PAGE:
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# Java Math.abs Function: The Complete Guide

To find the absolute value of a given argument in Java, use the Math.abs() method. This is often helpful when the program deals with mathematical expressions where the |x| value (the absolute value of a variable x) is required to be calculated.

## Java Math.abs

Java Math.abs() is a built-in method that returns an int value’s absolute (positive) value. The Math.abs() method gives the absolute value of the argument. The argument can be int, double, long, and float.

### Syntax

```public static int abs(int x)
public static long abs(long x)
public static float abs(float x)
public static double abs(double x)
```

### Parameter

The variable x, whose absolute value is to be determined.

### Return Value

If the argument is not negative, it returns the value of the argument as it is. Otherwise, it returns the negation of that value.

### public static int abs(int x)

For an int argument, if the argument is non-negative, the abs() method returns the argument as it is. For negative arguments, it returns the negation of that value. However, if the argument is Integer.MIN_VALUE, which is the most negative representable int, returns the same negative value.

Consider the following example for an int argument.

```import java.lang.Math;

public class Example1 {
public static void main(String[] args) {
int a = 24;
int b = -36;
int c = Integer.MIN_VALUE;

System.out.println(Math.abs(a));
System.out.println(Math.abs(b));
System.out.println(Math.abs(c));
}
}
```

#### Output

```-> javac Example1.java
-> java Example1
24
36
-2147483648
```

### public static long abs(long x)

For a long argument, if the argument is non-negative, the abs() method returns the argument as it is. For negative arguments, it returns the negation of that value. However, if the argument is Long.MIN_VALUE, which is the most negative representable long, returns the same negative value.

Consider the following example for a long argument.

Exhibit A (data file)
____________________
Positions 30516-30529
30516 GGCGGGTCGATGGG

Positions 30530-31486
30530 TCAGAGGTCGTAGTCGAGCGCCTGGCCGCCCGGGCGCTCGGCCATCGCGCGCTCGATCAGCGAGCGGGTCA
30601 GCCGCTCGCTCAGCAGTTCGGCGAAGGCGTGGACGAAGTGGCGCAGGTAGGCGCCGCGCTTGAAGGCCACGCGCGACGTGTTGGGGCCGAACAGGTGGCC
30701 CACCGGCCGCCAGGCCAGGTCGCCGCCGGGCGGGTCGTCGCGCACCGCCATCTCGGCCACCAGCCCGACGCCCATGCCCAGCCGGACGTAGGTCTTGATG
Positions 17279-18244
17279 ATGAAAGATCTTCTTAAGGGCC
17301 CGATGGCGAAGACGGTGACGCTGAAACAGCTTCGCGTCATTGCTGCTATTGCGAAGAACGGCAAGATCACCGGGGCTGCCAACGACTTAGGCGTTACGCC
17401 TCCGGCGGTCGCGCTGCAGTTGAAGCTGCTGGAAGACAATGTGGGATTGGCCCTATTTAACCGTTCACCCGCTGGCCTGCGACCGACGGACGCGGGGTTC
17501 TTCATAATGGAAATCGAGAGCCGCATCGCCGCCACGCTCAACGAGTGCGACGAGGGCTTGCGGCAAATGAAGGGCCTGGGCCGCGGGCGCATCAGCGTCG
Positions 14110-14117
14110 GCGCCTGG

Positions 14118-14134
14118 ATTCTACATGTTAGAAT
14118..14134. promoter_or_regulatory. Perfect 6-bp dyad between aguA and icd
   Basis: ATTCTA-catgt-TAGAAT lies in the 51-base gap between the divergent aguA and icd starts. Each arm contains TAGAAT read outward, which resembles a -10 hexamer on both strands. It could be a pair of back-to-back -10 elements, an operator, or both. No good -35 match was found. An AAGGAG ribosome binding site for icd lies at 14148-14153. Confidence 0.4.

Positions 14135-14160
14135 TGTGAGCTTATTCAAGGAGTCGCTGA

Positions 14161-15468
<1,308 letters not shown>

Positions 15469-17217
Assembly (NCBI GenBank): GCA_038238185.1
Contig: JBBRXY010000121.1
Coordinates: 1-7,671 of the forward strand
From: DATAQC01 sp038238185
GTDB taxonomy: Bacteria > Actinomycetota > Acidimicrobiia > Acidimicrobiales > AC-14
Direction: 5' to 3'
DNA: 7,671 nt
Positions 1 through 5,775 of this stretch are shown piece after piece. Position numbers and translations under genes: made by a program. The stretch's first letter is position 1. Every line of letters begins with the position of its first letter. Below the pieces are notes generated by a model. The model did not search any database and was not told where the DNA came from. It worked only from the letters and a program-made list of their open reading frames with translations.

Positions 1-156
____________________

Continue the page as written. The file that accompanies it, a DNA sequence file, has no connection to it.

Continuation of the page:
```import java.lang.Math;

public class Example2 {
public static void main(String[] args) {
long a = 24090911;
long b = -360912340;
long c = Long.MIN_VALUE;

System.out.println(Math.abs(a));
System.out.println(Math.abs(b));
System.out.println(Math.abs(c));
}
}
```

#### Output

```-> javac Example2.java
-> java Example2
24090911
360912340
-9223372036854775808
```

### public static float abs(float x)

For a float argument, if the argument is non-negative, the abs() method returns the argument as it is. For negative arguments, it returns the negation of that value.

For either positive zero or negative zero, it returns a positive zero. For infinite argument returns positive infinity. For NaN argument returns NaN.

Consider the following example for a float argument.

```import java.lang.Math;

public class Example3 {
public static void main(String[] args) {
float a = 240.1f;
float b = -36.40f;
float c = -0.0f;

System.out.println(Math.abs(a));
System.out.println(Math.abs(b));
System.out.println(Math.abs(c));
System.out.println(Math.abs(6.4 / 0));
System.out.println(Math.abs(6.4 % 0));
}
}
```

#### Output

```-> javac Example3.java
-> java Example3
240.1
36.4
0.0
Infinity
NaN
```

### public static double abs(double x)

For a double argument, if the argument is non-negative, the abs() method returns the argument as it is. For negative arguments, it returns the negation of that value. For either positive zero or negative zero, it returns a positive zero. For infinite argument returns positive infinity. For NaN argument returns NaN.

Consider the following example for a double argument.

```import java.lang.Math;

public class Example4 {
public static void main(String[] args) {
double a = 2210.1;
double b = -3614.450;
double c = -0.0;

System.out.println(Math.abs(a));
System.out.println(Math.abs(b));
System.out.println(Math.abs(c));
System.out.println(Math.abs(162.4 / 0));
System.out.println(Math.abs(162.4 % 0));
}
}
```

#### Output

```-> javac Example4.java
-> java Example4
2210.1
3614.45
0.0
Infinity
NaN
```

That’s it for this tutorial.